10 Things Cable Companies Won't Say


1. "Deregulation is a joke -- but it's probably not as funny for you."

For years the cable business had acted like a typical monopoly, providing less than ideal customer service, skyrocketing prices, and little choice of service. Then along came the Telecommunications Act of 1996, which opened the door for competition and promised weary cable customers relief at last. Too bad that relief never came. Nearly four years after the bill was passed, a mere 286 of the 30,000 U.S. cable markets were being served by more than one provider, according to the Federal Communications Commission. And in the FCC's most recent report, in 2005, not much had changed; only 294 out of about 33,000 U.S. cable markets were served by more than one provider -- meaning that for all the effort to create change, few customers today are being served by the smaller providers that generally offer better deals.

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The lucky few who live in markets with more than one cable company to choose from pay about 17 percent less than those in single-provider markets, according to the FCC. "The Telecom Act was meant to generate more competition, resulting in lower prices for cable TV customers," says David Butler, formerly of the Consumers Union, a Washington, D.C., consumer-watchdog group. "We have seen just the opposite -- more mergers, less competition, and rising prices for customers."

Meanwhile, the only real alternative to cable -- satellite television -- has its own issues. While subscribers have been lured with the promise of competitive prices and more programming, about 8 percent of satellite customers still subscribe to cable television, since most satellite services cannot carry local broadcasters' signals, which cover events like city council meetings and high school football games. And satellite service delivers only one channel to a household at any given time -- unless users purchase an extra settop box for each TV, which may cost up to $69 apiece.

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2. "We raise prices recklessly..."

Perhaps you've accepted the fact that cable prices move in only one direction -- up. But what's really shocking is how quickly they rise. The average price increase for cable service in 2005, the most recent year for which data is available, was more than 5 percent, and from 1995 to 2005, cable rates nearly doubled, according to the FCC.

Will things get better? Not likely. The cable industry has been undertaking a massive upgrade of existing wiring in order to beef up its offerings of services like high-speed Internet access and local phone service -- all of which will cost you. "The cable industry is constantly updating its infrastructure to provide consumers with better service," says Brian Dietz, vice president of communications at the National Cable & Telecommunications Association, and the increase in prices is designed to help cover those costs.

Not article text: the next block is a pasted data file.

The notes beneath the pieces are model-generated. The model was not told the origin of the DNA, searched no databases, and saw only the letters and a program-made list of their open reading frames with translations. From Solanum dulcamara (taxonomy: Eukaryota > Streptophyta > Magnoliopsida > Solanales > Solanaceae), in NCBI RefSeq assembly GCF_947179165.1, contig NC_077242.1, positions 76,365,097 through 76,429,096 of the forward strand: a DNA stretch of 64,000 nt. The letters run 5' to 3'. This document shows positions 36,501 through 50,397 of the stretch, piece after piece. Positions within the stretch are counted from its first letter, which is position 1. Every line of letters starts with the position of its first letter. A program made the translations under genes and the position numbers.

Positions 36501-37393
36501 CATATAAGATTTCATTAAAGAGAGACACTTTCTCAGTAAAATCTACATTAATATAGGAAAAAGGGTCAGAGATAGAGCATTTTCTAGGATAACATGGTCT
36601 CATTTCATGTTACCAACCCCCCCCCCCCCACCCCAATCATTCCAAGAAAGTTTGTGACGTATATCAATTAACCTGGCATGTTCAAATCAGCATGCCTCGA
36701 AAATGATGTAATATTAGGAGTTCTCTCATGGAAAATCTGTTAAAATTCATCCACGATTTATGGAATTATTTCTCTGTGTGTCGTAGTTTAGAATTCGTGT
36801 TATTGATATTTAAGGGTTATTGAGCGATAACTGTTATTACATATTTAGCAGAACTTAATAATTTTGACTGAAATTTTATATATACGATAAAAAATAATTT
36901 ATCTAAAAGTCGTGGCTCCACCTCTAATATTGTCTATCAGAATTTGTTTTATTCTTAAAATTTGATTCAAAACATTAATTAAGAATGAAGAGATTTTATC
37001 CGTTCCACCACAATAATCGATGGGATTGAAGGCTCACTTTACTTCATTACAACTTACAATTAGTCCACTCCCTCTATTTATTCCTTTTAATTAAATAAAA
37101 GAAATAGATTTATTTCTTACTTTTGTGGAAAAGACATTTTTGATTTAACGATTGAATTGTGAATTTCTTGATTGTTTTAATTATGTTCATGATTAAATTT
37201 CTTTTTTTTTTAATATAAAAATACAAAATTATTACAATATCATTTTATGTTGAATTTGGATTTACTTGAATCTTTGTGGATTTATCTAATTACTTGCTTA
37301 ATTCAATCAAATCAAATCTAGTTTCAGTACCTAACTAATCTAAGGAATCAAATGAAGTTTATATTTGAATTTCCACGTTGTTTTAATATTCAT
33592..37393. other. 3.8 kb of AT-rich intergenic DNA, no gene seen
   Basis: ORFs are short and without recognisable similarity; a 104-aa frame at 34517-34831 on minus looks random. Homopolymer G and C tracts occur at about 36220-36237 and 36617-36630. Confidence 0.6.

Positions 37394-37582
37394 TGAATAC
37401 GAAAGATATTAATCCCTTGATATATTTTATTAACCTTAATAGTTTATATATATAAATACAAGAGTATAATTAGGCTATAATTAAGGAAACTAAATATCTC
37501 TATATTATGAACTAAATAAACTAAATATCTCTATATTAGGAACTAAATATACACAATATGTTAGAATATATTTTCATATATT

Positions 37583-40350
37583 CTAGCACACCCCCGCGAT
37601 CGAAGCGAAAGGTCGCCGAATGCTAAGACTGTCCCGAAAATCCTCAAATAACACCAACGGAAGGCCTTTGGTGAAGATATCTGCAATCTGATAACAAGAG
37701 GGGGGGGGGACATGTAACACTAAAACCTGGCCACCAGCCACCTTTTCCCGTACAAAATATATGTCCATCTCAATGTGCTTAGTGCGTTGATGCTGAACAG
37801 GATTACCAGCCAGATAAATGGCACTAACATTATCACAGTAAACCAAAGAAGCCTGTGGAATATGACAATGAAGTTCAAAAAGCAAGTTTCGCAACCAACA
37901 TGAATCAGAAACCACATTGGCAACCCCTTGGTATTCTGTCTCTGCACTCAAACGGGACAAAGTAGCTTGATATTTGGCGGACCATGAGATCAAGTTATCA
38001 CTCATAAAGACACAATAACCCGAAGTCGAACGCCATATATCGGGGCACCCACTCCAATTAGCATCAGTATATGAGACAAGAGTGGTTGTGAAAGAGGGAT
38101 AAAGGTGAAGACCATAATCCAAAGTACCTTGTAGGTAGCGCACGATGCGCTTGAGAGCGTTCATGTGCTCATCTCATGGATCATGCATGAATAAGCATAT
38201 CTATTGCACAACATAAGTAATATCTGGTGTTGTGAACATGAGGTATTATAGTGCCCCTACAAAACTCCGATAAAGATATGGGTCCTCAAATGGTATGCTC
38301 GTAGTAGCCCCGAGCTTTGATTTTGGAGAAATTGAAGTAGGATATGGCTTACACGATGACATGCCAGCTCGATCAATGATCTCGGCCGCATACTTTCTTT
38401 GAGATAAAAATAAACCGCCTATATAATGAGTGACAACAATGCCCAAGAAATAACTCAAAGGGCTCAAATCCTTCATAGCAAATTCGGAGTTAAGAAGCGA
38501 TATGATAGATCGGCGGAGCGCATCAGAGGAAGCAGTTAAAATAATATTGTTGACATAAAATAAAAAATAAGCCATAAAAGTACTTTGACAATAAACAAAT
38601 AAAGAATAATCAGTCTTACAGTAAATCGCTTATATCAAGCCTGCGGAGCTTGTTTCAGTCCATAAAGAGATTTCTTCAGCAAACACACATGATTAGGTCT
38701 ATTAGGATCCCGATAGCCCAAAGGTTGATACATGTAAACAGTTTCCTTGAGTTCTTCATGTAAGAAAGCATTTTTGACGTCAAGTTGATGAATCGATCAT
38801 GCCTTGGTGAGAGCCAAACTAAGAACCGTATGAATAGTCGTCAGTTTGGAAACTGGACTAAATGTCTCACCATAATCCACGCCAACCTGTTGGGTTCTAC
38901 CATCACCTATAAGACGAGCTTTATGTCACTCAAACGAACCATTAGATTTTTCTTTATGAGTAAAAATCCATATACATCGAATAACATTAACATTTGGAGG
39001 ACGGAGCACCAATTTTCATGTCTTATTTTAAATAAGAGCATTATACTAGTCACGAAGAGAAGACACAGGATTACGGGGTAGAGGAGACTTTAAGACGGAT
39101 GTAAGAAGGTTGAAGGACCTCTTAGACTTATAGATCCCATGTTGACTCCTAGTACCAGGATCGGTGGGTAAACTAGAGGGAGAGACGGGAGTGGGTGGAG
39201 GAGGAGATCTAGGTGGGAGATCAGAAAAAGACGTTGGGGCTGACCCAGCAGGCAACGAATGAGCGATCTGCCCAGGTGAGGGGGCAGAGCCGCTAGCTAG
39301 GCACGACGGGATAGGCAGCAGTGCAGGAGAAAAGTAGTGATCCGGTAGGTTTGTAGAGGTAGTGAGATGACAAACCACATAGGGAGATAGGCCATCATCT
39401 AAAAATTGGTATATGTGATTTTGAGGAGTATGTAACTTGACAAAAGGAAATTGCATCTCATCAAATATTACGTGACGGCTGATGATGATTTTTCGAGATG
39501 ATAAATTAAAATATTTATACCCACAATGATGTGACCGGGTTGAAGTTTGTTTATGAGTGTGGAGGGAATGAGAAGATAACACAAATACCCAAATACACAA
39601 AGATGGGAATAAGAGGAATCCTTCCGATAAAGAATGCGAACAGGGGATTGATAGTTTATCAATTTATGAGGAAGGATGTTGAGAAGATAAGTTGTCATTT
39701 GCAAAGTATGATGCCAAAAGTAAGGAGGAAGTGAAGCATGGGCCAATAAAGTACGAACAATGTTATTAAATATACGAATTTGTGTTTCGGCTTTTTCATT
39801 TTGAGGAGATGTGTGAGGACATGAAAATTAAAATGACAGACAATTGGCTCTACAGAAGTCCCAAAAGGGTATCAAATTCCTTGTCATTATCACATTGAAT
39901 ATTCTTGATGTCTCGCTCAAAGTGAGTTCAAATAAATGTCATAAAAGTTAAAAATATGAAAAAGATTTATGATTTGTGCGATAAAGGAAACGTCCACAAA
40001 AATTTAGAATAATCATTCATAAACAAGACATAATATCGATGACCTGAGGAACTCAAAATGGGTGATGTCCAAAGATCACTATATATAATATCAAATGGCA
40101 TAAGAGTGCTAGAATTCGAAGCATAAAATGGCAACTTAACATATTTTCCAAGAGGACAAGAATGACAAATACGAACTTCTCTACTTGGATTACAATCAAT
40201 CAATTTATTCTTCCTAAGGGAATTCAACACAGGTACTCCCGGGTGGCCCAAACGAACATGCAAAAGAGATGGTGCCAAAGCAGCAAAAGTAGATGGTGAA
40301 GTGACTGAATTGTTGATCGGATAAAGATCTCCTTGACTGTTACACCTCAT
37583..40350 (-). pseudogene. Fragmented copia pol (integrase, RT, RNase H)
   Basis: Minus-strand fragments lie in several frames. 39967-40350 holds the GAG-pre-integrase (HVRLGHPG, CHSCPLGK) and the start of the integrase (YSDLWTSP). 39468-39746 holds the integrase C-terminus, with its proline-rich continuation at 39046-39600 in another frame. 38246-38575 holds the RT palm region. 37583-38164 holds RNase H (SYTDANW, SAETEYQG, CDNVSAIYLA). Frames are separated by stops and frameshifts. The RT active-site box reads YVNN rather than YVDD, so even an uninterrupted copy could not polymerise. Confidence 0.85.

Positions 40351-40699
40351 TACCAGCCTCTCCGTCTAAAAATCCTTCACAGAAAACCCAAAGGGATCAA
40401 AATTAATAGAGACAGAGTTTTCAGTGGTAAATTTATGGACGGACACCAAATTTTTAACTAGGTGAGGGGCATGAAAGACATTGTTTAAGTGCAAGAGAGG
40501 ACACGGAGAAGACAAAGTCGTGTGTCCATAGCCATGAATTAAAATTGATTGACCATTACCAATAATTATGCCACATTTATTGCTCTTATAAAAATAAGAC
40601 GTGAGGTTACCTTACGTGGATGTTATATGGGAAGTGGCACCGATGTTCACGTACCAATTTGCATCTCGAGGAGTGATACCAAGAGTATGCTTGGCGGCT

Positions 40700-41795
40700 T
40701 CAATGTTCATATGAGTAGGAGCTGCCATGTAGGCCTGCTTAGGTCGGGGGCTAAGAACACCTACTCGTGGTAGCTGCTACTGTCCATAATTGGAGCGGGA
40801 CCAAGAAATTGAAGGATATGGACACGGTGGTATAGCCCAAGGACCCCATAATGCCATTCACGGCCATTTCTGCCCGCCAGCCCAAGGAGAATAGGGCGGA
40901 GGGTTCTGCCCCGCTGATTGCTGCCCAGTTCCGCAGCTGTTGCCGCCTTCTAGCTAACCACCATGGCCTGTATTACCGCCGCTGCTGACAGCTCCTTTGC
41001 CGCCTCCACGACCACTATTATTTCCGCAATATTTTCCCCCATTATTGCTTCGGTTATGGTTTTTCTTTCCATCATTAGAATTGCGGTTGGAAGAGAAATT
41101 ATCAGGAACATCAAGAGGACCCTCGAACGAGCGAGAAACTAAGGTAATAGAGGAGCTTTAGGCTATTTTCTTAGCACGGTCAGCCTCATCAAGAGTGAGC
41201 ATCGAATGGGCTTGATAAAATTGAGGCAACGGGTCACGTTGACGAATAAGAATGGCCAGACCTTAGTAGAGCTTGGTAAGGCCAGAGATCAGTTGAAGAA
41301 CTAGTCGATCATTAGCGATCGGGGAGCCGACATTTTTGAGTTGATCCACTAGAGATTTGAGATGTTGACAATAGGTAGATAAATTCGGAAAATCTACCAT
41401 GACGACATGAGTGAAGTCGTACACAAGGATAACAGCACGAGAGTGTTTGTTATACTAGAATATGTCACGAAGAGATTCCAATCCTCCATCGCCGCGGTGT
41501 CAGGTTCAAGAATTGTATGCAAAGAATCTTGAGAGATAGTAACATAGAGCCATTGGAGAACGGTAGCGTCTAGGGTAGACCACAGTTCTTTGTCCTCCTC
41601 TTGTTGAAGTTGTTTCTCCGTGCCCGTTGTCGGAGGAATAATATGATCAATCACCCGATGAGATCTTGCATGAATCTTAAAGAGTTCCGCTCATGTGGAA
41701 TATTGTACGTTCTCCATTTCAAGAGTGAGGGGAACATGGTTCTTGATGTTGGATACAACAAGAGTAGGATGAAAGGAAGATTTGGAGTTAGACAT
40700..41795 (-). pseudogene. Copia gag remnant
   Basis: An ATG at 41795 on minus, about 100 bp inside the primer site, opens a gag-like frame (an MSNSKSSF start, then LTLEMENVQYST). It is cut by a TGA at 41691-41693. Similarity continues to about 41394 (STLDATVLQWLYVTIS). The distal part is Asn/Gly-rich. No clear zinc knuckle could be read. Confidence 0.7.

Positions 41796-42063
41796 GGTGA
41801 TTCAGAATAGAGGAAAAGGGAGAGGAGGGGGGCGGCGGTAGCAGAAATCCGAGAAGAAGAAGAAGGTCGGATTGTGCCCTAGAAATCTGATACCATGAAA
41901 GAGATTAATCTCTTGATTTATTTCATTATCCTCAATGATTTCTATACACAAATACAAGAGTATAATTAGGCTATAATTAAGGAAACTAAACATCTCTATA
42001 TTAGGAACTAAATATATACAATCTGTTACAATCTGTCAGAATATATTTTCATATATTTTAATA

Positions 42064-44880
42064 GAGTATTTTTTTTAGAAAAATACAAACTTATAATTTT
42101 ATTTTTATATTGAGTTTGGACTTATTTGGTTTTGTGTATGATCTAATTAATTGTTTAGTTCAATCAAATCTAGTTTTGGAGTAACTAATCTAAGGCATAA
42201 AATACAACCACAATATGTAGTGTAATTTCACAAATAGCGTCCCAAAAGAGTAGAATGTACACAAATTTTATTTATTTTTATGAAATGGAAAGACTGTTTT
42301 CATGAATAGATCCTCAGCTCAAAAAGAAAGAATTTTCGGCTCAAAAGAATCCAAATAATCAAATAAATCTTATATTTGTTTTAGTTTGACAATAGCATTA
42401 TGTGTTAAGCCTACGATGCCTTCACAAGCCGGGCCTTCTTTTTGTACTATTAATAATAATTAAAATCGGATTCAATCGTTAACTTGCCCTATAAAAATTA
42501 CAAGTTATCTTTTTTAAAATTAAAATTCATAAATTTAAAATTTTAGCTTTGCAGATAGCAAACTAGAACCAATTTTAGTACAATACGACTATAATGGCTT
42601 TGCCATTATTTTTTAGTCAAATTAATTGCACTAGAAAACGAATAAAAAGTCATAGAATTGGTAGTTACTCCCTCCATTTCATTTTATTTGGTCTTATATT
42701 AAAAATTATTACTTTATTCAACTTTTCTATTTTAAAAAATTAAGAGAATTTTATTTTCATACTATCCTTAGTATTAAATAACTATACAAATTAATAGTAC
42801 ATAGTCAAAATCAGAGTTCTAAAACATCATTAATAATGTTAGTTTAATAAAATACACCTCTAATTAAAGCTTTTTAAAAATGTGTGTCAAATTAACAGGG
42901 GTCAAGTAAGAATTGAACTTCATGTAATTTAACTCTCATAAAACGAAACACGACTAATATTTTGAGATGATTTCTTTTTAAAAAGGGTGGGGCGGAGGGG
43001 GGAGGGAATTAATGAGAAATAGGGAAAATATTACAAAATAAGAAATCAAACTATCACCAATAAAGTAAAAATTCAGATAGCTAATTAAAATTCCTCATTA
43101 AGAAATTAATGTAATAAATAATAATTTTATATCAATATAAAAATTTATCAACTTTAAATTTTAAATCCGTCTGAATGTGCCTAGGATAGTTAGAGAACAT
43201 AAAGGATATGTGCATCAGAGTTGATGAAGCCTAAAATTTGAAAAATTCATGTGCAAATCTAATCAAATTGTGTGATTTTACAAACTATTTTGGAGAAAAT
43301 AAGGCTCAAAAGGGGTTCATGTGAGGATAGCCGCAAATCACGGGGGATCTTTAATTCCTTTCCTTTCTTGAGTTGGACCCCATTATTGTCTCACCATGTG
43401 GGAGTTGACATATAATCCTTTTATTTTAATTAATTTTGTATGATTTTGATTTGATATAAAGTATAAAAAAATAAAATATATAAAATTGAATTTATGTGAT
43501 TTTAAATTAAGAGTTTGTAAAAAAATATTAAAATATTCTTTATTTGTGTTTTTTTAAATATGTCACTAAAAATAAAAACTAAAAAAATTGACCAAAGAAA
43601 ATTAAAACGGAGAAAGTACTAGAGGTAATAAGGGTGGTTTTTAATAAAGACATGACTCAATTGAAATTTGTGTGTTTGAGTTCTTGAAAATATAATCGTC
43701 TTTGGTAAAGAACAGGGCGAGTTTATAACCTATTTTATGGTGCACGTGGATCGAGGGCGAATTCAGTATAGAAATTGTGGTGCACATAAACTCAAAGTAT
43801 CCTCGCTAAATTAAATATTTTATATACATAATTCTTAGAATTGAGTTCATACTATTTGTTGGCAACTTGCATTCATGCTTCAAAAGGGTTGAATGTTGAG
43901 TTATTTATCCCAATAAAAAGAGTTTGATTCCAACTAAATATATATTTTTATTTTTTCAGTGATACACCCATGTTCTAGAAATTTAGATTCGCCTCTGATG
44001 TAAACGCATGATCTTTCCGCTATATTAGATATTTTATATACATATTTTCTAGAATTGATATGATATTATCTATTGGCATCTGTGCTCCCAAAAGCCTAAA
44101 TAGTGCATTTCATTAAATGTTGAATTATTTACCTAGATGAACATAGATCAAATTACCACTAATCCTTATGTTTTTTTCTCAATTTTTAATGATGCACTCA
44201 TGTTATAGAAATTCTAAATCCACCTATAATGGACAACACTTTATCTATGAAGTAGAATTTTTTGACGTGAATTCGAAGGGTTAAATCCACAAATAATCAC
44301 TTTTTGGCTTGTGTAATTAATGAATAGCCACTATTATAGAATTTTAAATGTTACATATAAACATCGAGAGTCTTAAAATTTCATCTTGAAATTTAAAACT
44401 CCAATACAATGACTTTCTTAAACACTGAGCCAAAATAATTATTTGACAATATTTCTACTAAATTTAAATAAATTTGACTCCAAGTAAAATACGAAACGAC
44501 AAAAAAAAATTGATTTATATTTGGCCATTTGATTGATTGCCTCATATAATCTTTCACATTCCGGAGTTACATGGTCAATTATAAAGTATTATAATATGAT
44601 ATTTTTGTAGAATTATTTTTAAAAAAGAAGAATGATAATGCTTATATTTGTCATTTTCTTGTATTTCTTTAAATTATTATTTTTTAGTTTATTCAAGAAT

3. "...and manipulate the dial."

Even as prices increase, it seems that the programming choices cable companies offer are somehow more limited. With the most popular channels intentionally divided into different tiers, consumers often must buy several packages of programming to get all the channels they want, says Mark Cooper, director of research for the Consumer Federation of America. "They're not giving consumers the full à la carte choice," Cooper says.

Cable companies that also own a lot of programming -- like Time Warner, which owns HBO, CNN, and TNT among other channels -- especially benefit from these package deals. "Only a portion of subscribers are going to watch, say, ESPN," says Chris Murray, senior counsel at Consumers Union. "Meanwhile, ESPN gets paid a certain amount for every subscriber, so the customer ends up subsidizing content he doesn't watch," Murray says. A spokesperson for Time Warner Cable says, "The tiers of channels are determined ultimately by viewer popularity, and we offer tiers that we feel will satisfy customers."

4. "Bundling your services can end up costing you more."

Increasingly, consumers are getting bundled telephone, cable television, and high-speed Internet service from one provider for an average price of $100 per month. Sounds like a great deal, especially when it can shave hundreds off the amount of money spent on telecom and TV per year. But it doesn't make sense for everyone, says John Breyault, research director for the nonprofit Telecommunications Research and Action Center in Washington, D.C. "Most bundled packages are based on an all-you-can-eat model," he says, adding that the majority include unlimited local and long-distance calling, for example, which some customers won't use. "Many consumers will find that they're able to save money by buying services individually that more closely meet their needs."